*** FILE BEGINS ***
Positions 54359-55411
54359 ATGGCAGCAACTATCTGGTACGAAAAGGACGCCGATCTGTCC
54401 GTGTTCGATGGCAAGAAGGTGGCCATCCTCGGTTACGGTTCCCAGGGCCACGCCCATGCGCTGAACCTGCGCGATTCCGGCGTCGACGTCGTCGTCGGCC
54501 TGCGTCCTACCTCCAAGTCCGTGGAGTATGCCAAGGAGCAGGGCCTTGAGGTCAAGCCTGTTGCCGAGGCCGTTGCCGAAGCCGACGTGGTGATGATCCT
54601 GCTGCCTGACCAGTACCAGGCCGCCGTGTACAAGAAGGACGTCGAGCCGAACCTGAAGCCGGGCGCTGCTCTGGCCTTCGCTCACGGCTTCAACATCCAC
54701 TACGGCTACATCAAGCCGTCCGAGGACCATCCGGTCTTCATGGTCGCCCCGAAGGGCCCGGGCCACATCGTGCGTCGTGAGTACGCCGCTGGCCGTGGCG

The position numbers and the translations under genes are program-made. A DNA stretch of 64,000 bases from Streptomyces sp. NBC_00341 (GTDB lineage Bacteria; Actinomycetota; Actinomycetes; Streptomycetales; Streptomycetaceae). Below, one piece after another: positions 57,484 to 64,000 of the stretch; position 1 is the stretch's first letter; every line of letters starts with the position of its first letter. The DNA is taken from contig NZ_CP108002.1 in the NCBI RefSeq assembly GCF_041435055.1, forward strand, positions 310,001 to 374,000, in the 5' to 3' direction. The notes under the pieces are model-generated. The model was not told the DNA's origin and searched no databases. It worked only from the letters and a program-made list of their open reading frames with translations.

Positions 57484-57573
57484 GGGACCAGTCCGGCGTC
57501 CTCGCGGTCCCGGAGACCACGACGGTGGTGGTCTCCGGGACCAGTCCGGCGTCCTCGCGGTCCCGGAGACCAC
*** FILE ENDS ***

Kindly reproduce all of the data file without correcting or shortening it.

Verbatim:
Positions 54359-55411
54359 ATGGCAGCAACTATCTGGTACGAAAAGGACGCCGATCTGTCC
54401 GTGTTCGATGGCAAGAAGGTGGCCATCCTCGGTTACGGTTCCCAGGGCCACGCCCATGCGCTGAACCTGCGCGATTCCGGCGTCGACGTCGTCGTCGGCC
54501 TGCGTCCTACCTCCAAGTCCGTGGAGTATGCCAAGGAGCAGGGCCTTGAGGTCAAGCCTGTTGCCGAGGCCGTTGCCGAAGCCGACGTGGTGATGATCCT
54601 GCTGCCTGACCAGTACCAGGCCGCCGTGTACAAGAAGGACGTCGAGCCGAACCTGAAGCCGGGCGCTGCTCTGGCCTTCGCTCACGGCTTCAACATCCAC
54701 TACGGCTACATCAAGCCGTCCGAGGACCATCCGGTCTTCATGGTCGCCCCGAAGGGCCCGGGCCACATCGTGCGTCGTGAGTACGCCGCTGGCCGTGGCG

The position numbers and the translations under genes are program-made. A DNA stretch of 64,000 bases from Streptomyces sp. NBC_00341 (GTDB lineage Bacteria; Actinomycetota; Actinomycetes; Streptomycetales; Streptomycetaceae). Below, one piece after another: positions 57,484 to 64,000 of the stretch; position 1 is the stretch's first letter; every line of letters starts with the position of its first letter. The DNA is taken from contig NZ_CP108002.1 in the NCBI RefSeq assembly GCF_041435055.1, forward strand, positions 310,001 to 374,000, in the 5' to 3' direction. The notes under the pieces are model-generated. The model was not told the DNA's origin and searched no databases. It worked only from the letters and a program-made list of their open reading frames with translations.

Positions 57484-57573
57484 GGGACCAGTCCGGCGTC
57501 CTCGCGGTCCCGGAGACCACGACGGTGGTGGTCTCCGGGACCAGTCCGGCGTCCTCGCGGTCCCGGAGACCAC